“Our work in this area began when one of our medical students failed to follow the instructions for another study. She was only supposed to obtain the approval of primiparous, healthy mothers in early labor. They were then to go through the usual hospital routine, and the study was to begin at their babies' birth. She obtained the approval for the study early in labor, but stayed with each of 10 study mothers giving emotional and physical support until they delivered (family support was not permitted in this hospital). When we first heard about this error, we were upset, because all of these mothers and babies had to be removed from the ongoing study. However, when we looked more closely at the charts of these mothers, we found that they had unusually short labors. Surprisingly, three of these mothers delivered in the bed. This was unheard of in this hospital, because the focus of the delivery unit was sterility, and the rules of the hospital were that every mother was to deliver in a "sterile" delivery room. It is this serendipitous observation of altered labor with emotional support that has been the focus of our research for the last 10 years.”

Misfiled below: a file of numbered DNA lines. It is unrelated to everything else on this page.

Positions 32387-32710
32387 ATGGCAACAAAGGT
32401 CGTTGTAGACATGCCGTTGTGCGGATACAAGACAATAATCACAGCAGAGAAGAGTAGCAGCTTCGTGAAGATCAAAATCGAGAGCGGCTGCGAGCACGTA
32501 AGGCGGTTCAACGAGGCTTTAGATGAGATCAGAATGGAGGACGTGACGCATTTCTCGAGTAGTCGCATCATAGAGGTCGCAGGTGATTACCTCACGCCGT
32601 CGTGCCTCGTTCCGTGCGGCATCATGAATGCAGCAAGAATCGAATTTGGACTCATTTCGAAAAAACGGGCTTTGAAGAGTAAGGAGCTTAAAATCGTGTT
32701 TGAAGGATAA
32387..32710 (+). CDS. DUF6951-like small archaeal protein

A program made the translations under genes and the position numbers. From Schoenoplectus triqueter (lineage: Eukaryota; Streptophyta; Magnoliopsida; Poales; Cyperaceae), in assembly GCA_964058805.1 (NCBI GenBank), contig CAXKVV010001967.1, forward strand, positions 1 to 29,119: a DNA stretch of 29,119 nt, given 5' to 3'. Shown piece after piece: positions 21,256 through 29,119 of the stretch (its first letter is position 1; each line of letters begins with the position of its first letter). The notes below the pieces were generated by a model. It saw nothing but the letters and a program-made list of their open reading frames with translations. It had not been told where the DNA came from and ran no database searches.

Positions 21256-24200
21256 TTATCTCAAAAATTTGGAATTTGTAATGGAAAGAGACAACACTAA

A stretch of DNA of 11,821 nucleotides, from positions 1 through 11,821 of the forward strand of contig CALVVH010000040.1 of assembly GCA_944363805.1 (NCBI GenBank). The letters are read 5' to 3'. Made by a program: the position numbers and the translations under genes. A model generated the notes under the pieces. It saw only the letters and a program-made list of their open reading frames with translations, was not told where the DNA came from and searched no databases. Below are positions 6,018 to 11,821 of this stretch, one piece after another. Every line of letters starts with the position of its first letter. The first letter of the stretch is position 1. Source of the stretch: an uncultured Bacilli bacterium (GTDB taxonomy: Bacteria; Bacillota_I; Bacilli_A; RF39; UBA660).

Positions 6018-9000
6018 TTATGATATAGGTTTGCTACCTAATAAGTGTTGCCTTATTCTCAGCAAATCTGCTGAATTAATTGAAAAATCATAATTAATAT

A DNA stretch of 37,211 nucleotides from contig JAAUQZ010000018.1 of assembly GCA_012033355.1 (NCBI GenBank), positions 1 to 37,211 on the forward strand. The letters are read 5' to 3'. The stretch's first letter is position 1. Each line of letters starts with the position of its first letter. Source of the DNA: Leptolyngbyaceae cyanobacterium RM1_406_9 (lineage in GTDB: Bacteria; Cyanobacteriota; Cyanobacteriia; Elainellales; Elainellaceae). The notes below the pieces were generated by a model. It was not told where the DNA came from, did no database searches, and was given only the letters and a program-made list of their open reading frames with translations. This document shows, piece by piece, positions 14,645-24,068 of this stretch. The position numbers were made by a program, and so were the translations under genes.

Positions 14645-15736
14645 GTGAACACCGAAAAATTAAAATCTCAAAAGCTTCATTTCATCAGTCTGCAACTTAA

Klaus, Marshall H. Touching during and after childbirth. In Field, TM (Ed), Touch in early development (pp 19-33). Mahwah, NJ, Lawrence Erlbaum.